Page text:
As President Trump prepares to ask Congress to boost military spending for fiscal year 2019, new Department of Defense audit results have sparked questions about defense agencies’ spending and reporting habits.
According to Politico, an audit of the Defense Logistics Agency conducted by independent auditor Ernst & Young discovered that the agency could not produce records explaining how it had spent over $800 million on construction projects. Additionally, the agency’s books mistakenly listed that it had $46 million in computer equipment that it actually did not, while failing to list records of over $100 million in computer equipment that the agency currently relies on for daily functioning. The DLA’s general ledger did not match spending records held at the Department of the Treasury.
A statement by the Defense Logistics Agency read, “DLA is the first of its size and complexity in the Department of Defense to undergo an audit so we did not anticipate achieving a ‘clean’ audit opinion in the initial cycles. The key is to use auditor feedback to focus our remediation efforts and corrective action plans, and maximize the value from the audits. That’s what we’re doing now.”
The DLA has an annual budget of around $40 billion, processes over 100,000 orders per day for all branches of the military and many federal agencies, and employs over 25,000 people.
The audit concerned spending for the fiscal year ending September 30, 2016.
“If you can’t follow the money, you aren’t going to be able to do an audit,” Said Senator Chuck Grassley (R-Iowa). “I think the odds of a successful DoD audit down the road are zero. The feeder systems can’t provide data. They are doomed to failure before they ever get started.”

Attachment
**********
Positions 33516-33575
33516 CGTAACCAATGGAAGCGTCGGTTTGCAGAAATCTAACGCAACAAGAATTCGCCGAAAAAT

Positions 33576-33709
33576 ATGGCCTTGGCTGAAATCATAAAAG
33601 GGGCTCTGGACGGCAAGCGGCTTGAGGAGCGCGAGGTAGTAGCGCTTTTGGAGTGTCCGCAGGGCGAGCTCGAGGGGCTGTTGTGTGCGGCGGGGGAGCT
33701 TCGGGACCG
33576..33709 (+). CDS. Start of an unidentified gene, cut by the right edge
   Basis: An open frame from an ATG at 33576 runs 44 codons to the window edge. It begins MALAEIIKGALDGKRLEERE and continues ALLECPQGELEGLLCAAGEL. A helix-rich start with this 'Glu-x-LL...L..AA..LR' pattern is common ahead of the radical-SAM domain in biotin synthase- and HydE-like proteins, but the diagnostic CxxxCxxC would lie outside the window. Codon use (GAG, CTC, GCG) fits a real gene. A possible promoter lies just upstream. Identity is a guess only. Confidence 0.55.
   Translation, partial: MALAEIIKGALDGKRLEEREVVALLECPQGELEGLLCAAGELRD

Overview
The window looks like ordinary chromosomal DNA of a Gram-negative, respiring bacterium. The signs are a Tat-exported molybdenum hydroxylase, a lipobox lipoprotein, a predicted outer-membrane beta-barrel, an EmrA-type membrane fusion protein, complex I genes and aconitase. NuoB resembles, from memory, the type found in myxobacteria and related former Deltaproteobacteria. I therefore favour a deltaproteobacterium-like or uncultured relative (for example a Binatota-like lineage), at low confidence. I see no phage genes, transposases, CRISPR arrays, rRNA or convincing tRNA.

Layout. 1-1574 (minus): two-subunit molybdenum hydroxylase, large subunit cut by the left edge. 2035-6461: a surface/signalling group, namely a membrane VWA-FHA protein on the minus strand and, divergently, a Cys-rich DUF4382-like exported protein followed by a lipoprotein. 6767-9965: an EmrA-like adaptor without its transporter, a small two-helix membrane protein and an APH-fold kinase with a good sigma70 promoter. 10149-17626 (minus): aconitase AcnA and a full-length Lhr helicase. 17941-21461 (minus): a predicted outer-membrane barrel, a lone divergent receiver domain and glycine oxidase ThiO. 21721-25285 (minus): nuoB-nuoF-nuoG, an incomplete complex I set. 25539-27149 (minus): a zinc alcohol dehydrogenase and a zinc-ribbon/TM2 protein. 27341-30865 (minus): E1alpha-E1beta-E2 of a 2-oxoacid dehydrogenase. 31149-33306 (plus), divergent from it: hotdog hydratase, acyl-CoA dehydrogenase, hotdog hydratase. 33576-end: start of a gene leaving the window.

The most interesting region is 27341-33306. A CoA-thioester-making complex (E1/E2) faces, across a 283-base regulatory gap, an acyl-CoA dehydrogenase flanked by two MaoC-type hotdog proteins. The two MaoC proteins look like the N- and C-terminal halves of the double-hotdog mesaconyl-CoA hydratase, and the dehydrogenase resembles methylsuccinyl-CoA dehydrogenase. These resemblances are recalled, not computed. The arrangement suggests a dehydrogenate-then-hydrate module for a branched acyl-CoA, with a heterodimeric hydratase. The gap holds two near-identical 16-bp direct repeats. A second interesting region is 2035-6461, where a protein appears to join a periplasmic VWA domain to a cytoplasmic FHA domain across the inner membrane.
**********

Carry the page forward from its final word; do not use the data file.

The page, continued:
The Trump administration plans to ask Congress to increase defense spending to $716 billion in 2019, The Hill notes.
The audit comes as a part of a first-ever full audit of the Pentagon.
“Beginning in 2018, our audits will occur annually, with reports issued Nov. 15,” said Defense Department Comptroller David L. Norquist in a December 2017 press conference announcing the new audit policies launched by the Trump administration. “It is important that the Congress and the American people have confidence in DoD’s management of every taxpayer dollar… With consistent feedback from auditors, we can focus on improving the processes of our day-to-day work. Annual audits also ensure visibility over the quantity and quality of the equipment and supplies our troops use.”
The Department of Defense is estimated to have over $2.4 trillion worth of assets.